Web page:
Now, lots of awful people have left noble ideas that outlive them. But in Hardin’s case, the intellectual legacy is largely built on top of his racist, flawed Science that we still treat as gospel and uncritically assign in undergraduate courses year after year.
It is not a legacy based on empirical scholarship, but on a metaphor that doesn’t quite hold water. Not that you would know any of this from the anodyne retrospectives that have sprouted up in the last several months celebrating his article’s 50th anniversary.
Fifty years later, the environment community needs to stop ignoring this dark intellectual heritage. A movement that seeks to define a just, vibrant climate future needs to tear away the veneer, and choose what of Hardin to keep and what to discard.
We must ask: on what empirical basis do we accept his metaphor? How do we teach his metaphor? Do we contextualize its racist roots? Is it productive to the social transformation necessary to save the world from the climate crisis?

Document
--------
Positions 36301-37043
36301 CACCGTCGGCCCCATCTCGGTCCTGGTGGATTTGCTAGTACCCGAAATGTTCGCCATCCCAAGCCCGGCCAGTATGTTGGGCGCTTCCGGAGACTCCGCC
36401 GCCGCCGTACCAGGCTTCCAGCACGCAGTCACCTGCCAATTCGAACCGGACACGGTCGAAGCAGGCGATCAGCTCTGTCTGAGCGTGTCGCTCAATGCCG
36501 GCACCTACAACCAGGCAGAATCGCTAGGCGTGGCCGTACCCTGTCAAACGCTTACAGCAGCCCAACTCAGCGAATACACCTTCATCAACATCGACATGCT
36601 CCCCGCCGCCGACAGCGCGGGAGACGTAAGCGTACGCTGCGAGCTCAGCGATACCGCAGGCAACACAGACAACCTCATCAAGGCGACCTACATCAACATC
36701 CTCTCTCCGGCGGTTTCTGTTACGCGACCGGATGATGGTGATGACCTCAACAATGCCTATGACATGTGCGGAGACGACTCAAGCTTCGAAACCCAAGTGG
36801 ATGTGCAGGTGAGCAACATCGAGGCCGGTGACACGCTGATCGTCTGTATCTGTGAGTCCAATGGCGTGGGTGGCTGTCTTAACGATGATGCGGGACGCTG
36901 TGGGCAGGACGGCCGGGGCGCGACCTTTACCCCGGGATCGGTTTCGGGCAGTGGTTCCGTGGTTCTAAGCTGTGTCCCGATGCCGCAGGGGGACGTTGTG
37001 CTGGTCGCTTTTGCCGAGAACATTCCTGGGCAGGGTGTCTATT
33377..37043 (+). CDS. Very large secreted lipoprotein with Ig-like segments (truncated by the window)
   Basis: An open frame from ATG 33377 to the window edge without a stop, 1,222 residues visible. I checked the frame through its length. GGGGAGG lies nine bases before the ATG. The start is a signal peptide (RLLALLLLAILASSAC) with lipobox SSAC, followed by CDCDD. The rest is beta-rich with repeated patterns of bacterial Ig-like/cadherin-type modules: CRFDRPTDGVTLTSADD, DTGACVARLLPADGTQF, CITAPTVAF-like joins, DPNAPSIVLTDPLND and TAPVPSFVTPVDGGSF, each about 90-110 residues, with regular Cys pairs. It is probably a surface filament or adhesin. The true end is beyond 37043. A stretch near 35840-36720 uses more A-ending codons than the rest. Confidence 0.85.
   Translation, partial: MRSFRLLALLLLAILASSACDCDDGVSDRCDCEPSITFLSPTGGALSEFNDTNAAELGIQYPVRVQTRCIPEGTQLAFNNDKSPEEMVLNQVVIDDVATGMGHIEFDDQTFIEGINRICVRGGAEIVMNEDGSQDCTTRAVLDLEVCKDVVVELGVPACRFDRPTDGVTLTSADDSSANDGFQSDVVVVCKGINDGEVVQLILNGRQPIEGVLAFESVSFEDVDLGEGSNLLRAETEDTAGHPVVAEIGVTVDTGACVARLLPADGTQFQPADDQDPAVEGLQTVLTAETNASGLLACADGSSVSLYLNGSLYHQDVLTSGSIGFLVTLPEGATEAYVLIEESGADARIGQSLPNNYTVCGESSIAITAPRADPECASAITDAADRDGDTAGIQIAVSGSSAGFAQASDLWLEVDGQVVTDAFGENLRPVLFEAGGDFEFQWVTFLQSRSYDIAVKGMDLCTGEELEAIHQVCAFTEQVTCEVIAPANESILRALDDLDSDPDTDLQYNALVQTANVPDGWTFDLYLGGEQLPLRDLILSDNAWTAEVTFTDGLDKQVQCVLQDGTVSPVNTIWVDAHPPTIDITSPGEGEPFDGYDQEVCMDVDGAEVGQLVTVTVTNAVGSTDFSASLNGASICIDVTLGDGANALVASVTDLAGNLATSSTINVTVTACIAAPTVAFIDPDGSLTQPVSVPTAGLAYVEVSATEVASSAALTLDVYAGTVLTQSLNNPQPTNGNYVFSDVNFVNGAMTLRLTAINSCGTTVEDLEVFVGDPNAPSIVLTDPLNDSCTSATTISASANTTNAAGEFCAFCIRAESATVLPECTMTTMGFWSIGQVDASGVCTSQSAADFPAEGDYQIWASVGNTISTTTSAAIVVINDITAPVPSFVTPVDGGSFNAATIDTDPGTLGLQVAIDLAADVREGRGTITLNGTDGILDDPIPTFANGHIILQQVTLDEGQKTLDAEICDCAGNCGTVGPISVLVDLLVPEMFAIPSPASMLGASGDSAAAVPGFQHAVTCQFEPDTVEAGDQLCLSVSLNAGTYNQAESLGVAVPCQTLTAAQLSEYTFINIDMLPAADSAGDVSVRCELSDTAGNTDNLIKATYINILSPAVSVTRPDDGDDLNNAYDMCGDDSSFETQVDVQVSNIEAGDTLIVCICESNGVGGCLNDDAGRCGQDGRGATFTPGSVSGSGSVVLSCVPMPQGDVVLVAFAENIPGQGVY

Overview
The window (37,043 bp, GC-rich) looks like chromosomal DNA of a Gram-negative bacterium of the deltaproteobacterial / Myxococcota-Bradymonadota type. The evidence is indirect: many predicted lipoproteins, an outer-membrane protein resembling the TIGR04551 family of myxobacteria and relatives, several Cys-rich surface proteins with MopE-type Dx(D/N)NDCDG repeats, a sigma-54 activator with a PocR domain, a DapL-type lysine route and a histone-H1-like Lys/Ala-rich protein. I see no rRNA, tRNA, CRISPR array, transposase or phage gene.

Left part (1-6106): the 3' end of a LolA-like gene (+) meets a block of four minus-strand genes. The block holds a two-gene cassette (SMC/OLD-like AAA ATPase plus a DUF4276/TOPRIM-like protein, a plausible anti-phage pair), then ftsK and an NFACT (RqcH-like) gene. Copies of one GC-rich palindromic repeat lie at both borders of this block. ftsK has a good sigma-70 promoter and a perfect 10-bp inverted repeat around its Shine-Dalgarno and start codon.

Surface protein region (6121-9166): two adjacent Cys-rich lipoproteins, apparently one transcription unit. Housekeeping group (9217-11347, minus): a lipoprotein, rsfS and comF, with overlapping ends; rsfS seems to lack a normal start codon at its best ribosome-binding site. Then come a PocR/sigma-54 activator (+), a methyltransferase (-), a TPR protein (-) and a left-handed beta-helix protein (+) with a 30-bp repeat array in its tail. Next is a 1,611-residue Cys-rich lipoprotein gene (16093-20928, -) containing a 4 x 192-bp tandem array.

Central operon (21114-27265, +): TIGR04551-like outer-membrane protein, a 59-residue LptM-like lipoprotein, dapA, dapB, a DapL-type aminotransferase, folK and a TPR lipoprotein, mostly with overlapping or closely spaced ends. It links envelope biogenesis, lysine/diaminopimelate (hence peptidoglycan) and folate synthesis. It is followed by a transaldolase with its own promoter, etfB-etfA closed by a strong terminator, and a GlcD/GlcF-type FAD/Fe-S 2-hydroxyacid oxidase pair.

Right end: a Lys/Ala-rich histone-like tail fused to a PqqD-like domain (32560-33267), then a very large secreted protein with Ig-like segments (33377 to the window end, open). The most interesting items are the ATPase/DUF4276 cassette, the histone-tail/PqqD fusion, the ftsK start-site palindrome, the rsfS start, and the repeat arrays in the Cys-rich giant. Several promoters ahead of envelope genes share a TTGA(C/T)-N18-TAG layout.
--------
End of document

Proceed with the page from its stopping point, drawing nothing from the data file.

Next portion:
Not undertaking this honest examination will perpetuate its own (common) tragedy and make our intellectual heritage a form of unwitting support for some of the ugliest social forces at play in the world today.
Matto Mildenberger’s full essay can be found at ‘The Tragedy of the Tragedy of the Commons”
Matto Mildenberger is an Assistant Professor of environmental politics at the University of California, Santa Barbara, where Garrett Hardin worked until 1978. He provided permission to Discard Studies to republish his recent tweet thread on Garrett Hardin and the racist, xenophobic underpinnings of the tragedy of the commons.
Brinkley, Catherine. (2019). Hardin’s imagined tragedy is pig shit: A call for planning to recenter the commons. Planning Theory, 1473095218820460.
Cox, Susan. J. B. (1985). No tragedy of the commons. Environmental Ethics, 7(1), 49-61.
Fortier, Craig. (2017). Unsettling the Commons: Social Movements Against, Within, and Beyond Settler Colonialism. Arp Books.
Mildenberger, Matto. (2019). The Tragedy of the Tragedy of the Commons. Scientific American, 23 April.
Ostrom, Elinor. (2015). Governing the commons. Cambridge University Press.